That’s what rises to the surface, and that’s what buoys us and carries us forward.

Hope floats.

One of the many ways you can help victims of Hurricane Sandy is through the Red Cross, http://www.redcross.org/. Another excellent clearinghouse for links to relevant, timely Sandy donation updates is the Facebook page for “Cancel the 2012 NYC Marathon.” The name can’t be changed but the administrator is channeling amazing volunteer resources to where they’re needed most and she’s very plugged into where the needs are the greatest.

Jim Eastwood November 09, 2012 at 01:50 PM
To all Thanks must go out to the First responders who not only served here in Fairfield county but volunteered to go South to help . Many Volunteer and Paid served many many hours helping others only to return home to their own families and damaged homes. Thanks to the Department of Public works, Local and State who served long , long hours during the storm and afterwards to ensure emergency services reached those in need. Thanks to the Public transportation folks who got us up and running as soon as possible. Thanks to the Many, many hours in training and Planning by State and Local officials. Thanks to the Utility Workers who traveled many many miles in their trucks from all over the Country and Canada. Thanks to the "Stand Up" residents who offered their homes and their help. Yes Connecticut is a wonderful state and some times we just need some bad times to realize how lucky we are. And In Closing--LET US NOT FORGET THE EASTON FIRE FIGHTER(volunteer) who Left His Home to Protect Others and NEVER RETURNED. May have all Have a Safe Day and please remember those unsung Heros who most of us take for granted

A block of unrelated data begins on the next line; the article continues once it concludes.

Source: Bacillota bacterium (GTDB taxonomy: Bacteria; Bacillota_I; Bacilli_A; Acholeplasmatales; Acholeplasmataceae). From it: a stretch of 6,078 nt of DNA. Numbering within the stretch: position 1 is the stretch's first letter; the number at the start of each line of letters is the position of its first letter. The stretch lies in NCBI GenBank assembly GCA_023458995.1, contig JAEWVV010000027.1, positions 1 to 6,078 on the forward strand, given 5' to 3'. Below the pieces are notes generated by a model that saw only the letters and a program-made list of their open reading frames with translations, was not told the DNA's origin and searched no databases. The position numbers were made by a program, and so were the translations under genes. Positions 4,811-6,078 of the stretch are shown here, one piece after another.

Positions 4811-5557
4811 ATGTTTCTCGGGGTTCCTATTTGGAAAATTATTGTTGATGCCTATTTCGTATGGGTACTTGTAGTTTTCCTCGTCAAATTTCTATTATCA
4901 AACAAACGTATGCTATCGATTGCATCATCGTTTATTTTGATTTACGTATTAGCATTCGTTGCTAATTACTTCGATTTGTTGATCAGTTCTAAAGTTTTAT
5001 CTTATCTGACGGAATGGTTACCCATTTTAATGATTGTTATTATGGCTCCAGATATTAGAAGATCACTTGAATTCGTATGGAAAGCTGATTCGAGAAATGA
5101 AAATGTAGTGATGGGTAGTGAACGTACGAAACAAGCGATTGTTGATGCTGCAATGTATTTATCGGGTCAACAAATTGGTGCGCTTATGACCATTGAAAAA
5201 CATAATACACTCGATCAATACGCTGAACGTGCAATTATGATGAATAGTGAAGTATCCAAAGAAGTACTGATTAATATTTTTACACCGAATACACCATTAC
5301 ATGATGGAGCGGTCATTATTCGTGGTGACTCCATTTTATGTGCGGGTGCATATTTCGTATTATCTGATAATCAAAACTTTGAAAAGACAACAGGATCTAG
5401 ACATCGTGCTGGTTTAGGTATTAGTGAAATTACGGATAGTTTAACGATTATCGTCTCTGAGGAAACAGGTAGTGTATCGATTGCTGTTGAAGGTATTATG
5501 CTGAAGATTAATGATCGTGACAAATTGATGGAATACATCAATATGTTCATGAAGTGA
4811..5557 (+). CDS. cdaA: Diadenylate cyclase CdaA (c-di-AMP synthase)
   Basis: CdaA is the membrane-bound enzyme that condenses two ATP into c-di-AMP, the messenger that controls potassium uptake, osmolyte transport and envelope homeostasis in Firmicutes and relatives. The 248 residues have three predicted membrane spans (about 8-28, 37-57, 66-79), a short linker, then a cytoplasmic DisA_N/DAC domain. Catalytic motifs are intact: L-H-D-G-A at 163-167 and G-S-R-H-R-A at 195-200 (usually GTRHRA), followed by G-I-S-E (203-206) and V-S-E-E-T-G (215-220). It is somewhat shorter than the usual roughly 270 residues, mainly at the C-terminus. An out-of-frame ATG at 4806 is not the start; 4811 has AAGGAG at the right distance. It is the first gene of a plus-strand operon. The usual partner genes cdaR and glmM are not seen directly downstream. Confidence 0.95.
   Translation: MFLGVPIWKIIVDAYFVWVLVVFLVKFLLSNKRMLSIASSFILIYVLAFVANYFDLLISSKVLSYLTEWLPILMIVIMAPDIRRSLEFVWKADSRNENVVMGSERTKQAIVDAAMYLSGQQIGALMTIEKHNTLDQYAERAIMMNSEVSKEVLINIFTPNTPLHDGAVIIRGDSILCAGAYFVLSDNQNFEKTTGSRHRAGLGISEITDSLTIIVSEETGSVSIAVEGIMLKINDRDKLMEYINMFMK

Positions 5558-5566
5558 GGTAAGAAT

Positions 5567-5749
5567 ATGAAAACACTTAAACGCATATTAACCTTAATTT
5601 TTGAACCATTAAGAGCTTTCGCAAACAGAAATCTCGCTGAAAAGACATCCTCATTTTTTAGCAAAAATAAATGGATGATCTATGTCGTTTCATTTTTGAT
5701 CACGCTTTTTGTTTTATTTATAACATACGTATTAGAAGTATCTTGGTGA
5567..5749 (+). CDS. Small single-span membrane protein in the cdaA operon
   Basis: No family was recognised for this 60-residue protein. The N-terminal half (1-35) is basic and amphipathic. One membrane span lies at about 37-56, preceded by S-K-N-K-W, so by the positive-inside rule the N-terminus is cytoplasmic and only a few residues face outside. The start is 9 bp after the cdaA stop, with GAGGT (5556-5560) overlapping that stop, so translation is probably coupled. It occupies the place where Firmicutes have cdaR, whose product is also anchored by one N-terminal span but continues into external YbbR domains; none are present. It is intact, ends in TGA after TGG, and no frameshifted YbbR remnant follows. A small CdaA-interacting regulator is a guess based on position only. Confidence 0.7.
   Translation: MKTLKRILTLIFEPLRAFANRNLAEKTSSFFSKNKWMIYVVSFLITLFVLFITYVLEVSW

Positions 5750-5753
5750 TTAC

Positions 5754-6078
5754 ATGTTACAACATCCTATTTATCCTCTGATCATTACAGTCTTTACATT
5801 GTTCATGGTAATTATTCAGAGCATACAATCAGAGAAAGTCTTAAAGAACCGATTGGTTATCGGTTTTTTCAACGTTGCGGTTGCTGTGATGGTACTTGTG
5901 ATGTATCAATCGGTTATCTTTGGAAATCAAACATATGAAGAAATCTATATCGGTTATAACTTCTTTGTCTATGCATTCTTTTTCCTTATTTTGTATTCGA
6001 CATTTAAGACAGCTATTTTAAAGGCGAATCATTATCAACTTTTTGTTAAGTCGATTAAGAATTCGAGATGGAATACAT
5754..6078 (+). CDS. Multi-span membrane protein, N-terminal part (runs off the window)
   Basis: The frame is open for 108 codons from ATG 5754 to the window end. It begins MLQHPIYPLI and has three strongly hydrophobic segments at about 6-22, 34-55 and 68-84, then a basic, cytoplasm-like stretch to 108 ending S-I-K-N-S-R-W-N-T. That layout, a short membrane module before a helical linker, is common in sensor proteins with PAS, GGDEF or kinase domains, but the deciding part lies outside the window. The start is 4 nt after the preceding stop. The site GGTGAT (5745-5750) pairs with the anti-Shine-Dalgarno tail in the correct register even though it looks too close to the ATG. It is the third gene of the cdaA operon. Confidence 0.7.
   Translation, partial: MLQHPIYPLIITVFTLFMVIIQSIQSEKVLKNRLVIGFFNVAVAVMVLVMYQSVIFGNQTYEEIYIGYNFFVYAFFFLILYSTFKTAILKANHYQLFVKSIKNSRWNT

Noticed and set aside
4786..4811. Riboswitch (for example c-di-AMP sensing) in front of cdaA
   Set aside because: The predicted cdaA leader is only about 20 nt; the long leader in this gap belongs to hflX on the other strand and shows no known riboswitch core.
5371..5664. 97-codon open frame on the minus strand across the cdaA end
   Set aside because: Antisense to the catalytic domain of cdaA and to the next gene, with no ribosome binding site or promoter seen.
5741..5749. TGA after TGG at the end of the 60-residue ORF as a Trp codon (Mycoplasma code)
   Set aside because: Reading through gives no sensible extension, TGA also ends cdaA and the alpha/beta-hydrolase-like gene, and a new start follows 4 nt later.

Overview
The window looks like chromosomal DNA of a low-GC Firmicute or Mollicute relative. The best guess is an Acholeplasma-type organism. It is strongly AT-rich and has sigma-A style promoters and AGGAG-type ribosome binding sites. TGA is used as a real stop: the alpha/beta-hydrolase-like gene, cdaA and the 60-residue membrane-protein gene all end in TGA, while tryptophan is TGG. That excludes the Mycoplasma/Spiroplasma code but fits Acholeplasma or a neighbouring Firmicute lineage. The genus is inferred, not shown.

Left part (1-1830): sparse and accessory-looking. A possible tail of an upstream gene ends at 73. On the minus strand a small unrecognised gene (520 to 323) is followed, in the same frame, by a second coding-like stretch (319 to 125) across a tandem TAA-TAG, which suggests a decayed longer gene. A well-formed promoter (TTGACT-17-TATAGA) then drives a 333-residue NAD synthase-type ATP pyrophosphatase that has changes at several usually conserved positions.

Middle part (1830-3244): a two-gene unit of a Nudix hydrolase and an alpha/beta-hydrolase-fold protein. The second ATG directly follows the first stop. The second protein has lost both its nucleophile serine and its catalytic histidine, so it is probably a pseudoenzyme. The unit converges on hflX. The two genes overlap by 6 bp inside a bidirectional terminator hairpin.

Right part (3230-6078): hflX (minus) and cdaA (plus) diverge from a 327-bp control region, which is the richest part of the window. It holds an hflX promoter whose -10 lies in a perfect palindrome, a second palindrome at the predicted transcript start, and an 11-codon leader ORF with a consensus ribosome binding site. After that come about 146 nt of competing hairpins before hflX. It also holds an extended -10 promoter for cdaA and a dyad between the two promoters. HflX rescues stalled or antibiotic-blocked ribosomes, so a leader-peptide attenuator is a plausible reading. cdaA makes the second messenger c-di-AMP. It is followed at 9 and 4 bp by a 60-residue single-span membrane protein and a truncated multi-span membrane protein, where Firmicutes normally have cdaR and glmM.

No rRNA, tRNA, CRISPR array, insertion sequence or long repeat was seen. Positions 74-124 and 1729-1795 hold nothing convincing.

James H November 09, 2012 at 03:40 PM
Well said !
Perry November 09, 2012 at 04:27 PM
I am so very proud of how Fairfield handled SANDY from our First Selectman and the Police Dept especially who kept us informed. Also our other elected officials especially Fawcett and Kupchick who went over and above in helping us out. And let's also give a big thank you to the people of the power companies (both the locals and the out of state people) who worked day and night to get power restored. Also we should all be prepared for other storms as climate change despite what a few people say is here to stay and have generators, extra food saved, etc plus a plan B if all else fails.
An objective observer November 09, 2012 at 11:51 PM
Yes, credit should be given to the police and firemen as well as the National Guard who played an important role in the aftermath of Hurricane Sandy. They directed traffic, they set up their Mobile Command Center at Veteran's Park and they were highly visable for the Media. Meanwhile, the men of the Public Works Dept. were hard at work as well. First and foremost they were setting up pumps near beach homes to clear out low lying flooded areas along with taking care of downed trees in inland sections of town well into the night for consecutive nights. Who do think cleared the 3 foot deep sand bars on Fairfield Beach Rd. allowing access for other emergency personnel? It's about time we recognize DPW workers who labored hours on end running from one end of the beach to the other moving pumps and large sections of pipe and clearing areas for residents, the media, and for contractors to expedite clean up. With the assistance of Julian Enterprises of Milford and Connecticut Tank Removal, these men were dedicated to the task on a daily basis and continue to do so. Someone should give credit to all those men who do the grunt work--those who get their hands dirty accomplishing the cleanup behind the scenes so residents can get back to their homes and enjoy their lives while all the "posers" hang around and take in all the credit. Remember one thing: Thunder is the noise, but lightening does the work.